Featuring stories by authors such as C.S. Forester, W.J. Stamper, Muriel Spark, Hugh B. Cave, and Flavia Richardson (the nom de plume of Christine Campbell Thomson), The Pan Book of Horror Stories and Not At Night draw attention to a vast array of short fiction by authors of repute, though little known for their work in the field of the Gothic, as well as barely known writers of the day. What their stories display is that concealed within these collections are works of literary merit that deserve investigation; short fiction that both reinforces and also expands upon the primary tenets of the Gothic as both a genre and a mode of writing. From one standpoint, these short works bring diversity and a broader understanding to the development of the literary field, yet they also provide insight into events, instances, and social moments that the larger, more recognizable Gothic works of the day may ignore. Moreover, the Gothic short fiction presented in these collections by notable authors from outside of the genre can give us deeper insight into how the Gothic has influenced the expanse of modern literary movements. Lastly, and I believe this to be the most important aspect of this project, what these works of short fiction can also allot to scholars in the field is a chance to reevaluate the development and influence of Gothic literature in the twentieth century, while additionally alleviating future scholarship of the often repetitive evaluations of over-referenced primary works.

 

The collections I have been reviewing span from the decades between the late 1920s to the late 1950s. They comprise roughly forty years of development of the Gothic and Horror genres in short fiction; a span of time that my research into these collections has shown reflect the vast changes in modern perception, thought, and history. The stories highlight the psychological terrors of the second World War, British colonialism, women coming to terms with their own growing independence, and even works that critically question the psychological desire to hear stories of the macabre. I will cover many of these stories and their topics more in depth in proceeding entries, however, I wanted to give you a taste of what is to come. Moreover, these collections also function as experimental testing grounds for the Gothic and Horror genres. They show which forms of narratives would work with the field as well as those that were complete failures. This provides insight into how the genre would construct itself from a technical perspective throughout the rest of the century as well as into the new millenium.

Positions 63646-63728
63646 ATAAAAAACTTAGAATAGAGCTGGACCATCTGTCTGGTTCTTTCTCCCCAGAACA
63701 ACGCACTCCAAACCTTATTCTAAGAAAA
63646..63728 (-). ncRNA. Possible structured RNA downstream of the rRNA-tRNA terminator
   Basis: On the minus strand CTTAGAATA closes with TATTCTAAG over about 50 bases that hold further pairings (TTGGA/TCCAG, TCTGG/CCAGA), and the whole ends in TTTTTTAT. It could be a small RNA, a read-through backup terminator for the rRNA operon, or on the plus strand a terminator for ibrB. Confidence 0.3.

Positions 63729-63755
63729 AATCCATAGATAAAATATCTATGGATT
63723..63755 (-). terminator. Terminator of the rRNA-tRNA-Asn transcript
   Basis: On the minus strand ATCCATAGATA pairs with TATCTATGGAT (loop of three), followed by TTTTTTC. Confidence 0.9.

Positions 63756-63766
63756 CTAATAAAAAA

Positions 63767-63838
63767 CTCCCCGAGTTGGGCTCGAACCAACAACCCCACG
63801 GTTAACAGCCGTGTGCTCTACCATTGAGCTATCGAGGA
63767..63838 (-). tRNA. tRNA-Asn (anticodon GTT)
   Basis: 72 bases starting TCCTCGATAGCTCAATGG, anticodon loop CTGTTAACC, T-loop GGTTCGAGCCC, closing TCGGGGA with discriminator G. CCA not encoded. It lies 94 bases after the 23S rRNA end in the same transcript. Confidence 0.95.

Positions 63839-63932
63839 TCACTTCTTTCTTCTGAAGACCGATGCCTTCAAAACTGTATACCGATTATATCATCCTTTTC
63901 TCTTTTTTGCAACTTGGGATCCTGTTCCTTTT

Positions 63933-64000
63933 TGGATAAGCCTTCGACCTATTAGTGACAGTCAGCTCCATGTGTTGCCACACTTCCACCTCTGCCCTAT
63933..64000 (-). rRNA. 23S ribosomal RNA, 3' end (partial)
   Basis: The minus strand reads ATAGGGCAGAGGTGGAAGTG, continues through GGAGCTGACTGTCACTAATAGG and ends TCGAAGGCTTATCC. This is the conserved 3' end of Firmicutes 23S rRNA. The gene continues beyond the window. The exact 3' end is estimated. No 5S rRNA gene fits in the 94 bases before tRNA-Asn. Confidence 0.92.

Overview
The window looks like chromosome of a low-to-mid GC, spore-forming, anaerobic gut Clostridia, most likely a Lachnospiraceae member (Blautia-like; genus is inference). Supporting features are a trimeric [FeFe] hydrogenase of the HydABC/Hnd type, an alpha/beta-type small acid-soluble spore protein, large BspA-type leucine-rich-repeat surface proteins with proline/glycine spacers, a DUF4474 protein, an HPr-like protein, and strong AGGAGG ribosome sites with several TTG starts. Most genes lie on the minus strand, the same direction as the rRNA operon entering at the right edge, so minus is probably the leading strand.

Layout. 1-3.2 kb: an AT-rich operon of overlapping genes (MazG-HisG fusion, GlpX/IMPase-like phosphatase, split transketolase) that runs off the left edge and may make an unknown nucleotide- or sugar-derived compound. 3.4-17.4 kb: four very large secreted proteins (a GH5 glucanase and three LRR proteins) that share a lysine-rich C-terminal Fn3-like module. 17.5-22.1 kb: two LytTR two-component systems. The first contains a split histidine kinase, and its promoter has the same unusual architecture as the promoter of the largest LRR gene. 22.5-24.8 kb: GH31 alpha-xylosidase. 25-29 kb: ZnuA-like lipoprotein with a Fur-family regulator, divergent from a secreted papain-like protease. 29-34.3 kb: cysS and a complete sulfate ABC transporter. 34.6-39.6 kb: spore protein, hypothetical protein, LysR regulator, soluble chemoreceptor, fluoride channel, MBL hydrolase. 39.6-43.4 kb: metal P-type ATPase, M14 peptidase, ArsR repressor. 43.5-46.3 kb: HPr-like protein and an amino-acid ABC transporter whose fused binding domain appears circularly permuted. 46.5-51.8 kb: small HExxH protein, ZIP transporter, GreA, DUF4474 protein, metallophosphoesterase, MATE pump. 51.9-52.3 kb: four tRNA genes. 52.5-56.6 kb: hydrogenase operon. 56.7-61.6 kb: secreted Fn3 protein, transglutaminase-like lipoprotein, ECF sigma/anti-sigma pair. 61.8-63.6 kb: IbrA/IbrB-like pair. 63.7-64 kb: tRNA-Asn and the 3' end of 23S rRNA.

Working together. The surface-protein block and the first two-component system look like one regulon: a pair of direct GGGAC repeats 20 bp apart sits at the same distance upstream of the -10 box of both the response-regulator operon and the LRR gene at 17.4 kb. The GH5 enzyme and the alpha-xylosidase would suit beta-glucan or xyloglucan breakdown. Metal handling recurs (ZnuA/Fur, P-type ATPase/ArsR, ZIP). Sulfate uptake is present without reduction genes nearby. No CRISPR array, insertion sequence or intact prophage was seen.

Therefore, my intention in the upcoming entries on this blog is to begin the endeavor of presenting new sources of primary research that revive the field of the Gothic and bring the importance of its influence on modern literature to light. I want to track the themes and subject matter this vast extent of short fiction has brought to the genre that may have influenced its development. What I hope to create in doing so is a broader, more expansive understanding of the Gothic as we see it today. Hopefully, this will spark interest into these anthologies, and likewise, the unknown authors that contributed to them. Perhaps this research will be able to expand the breadth of the Gothic literary canon and display the diversity of the genre’s thematic range as well as bring new faces into the field that were at one time forgotten by history.

 

In my next entry I will explore “The Physiology of Fear” by C.S. Forester, a short story that delves into the guilt associated with partaking in the crimes of Nazi Germany. More to come later this week.